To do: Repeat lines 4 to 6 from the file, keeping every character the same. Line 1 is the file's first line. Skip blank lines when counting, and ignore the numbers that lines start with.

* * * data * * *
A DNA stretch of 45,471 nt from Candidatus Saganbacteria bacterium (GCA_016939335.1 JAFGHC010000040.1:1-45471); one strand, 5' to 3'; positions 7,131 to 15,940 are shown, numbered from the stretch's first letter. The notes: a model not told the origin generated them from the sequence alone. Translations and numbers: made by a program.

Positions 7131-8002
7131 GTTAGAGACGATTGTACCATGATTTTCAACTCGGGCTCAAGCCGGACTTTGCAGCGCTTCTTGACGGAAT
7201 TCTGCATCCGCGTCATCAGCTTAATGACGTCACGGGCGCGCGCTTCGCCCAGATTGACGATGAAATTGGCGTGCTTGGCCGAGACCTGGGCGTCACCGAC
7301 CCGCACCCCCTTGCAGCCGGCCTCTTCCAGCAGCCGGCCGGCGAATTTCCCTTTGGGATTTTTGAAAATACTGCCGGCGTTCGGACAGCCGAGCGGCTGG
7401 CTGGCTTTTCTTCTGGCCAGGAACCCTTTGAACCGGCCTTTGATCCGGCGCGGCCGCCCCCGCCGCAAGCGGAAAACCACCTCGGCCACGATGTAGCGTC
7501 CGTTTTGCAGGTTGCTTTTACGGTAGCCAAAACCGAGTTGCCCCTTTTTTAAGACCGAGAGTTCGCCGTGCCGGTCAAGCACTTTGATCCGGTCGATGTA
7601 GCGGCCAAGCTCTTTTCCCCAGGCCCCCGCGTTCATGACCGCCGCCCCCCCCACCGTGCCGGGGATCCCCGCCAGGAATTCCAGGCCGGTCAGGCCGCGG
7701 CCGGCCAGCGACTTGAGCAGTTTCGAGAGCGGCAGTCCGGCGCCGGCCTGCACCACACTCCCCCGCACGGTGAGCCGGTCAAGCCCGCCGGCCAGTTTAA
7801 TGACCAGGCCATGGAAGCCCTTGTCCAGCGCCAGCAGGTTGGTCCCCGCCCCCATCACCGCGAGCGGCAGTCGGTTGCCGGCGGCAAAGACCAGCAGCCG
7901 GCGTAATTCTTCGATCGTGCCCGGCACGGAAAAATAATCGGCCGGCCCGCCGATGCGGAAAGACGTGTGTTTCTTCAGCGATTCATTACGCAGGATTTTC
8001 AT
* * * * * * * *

7201 TCTGCATCCGCGTCATCAGCTTAATGACGTCACGGGCGCGCGCTTCGCCCAGATTGACGATGAAATTGGCGTGCTTGGCCGAGACCTGGGCGTCACCGAC
7301 CCGCACCCCCTTGCAGCCGGCCTCTTCCAGCAGCCGGCCGGCGAATTTCCCTTTGGGATTTTTGAAAATACTGCCGGCGTTCGGACAGCCGAGCGGCTGG
7401 CTGGCTTTTCTTCTGGCCAGGAACCCTTTGAACCGGCCTTTGATCCGGCGCGGCCGCCCCCGCCGCAAGCGGAAAACCACCTCGGCCACGATGTAGCGTC